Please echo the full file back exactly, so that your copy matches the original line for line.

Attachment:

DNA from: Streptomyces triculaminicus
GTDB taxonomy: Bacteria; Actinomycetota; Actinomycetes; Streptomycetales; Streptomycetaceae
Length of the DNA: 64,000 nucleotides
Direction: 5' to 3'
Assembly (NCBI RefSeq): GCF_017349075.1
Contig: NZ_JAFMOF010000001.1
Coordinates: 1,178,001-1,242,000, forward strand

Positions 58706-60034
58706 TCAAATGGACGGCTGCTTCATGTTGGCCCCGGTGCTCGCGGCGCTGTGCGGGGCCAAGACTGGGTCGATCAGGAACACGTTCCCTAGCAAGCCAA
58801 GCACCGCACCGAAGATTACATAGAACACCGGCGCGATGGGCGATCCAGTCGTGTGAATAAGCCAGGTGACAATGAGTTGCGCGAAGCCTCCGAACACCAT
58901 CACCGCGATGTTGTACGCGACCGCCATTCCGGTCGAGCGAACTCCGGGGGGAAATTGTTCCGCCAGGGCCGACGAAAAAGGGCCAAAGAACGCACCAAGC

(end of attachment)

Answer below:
DNA from: Streptomyces triculaminicus
GTDB taxonomy: Bacteria; Actinomycetota; Actinomycetes; Streptomycetales; Streptomycetaceae
Length of the DNA: 64,000 nucleotides
Direction: 5' to 3'
Assembly (NCBI RefSeq): GCF_017349075.1
Contig: NZ_JAFMOF010000001.1
Coordinates: 1,178,001-1,242,000, forward strand

Positions 58706-60034
58706 TCAAATGGACGGCTGCTTCATGTTGGCCCCGGTGCTCGCGGCGCTGTGCGGGGCCAAGACTGGGTCGATCAGGAACACGTTCCCTAGCAAGCCAA
58801 GCACCGCACCGAAGATTACATAGAACACCGGCGCGATGGGCGATCCAGTCGTGTGAATAAGCCAGGTGACAATGAGTTGCGCGAAGCCTCCGAACACCAT
58901 CACCGCGATGTTGTACGCGACCGCCATTCCGGTCGAGCGAACTCCGGGGGGAAATTGTTCCGCCAGGGCCGACGAAAAAGGGCCAAAGAACGCACCAAGC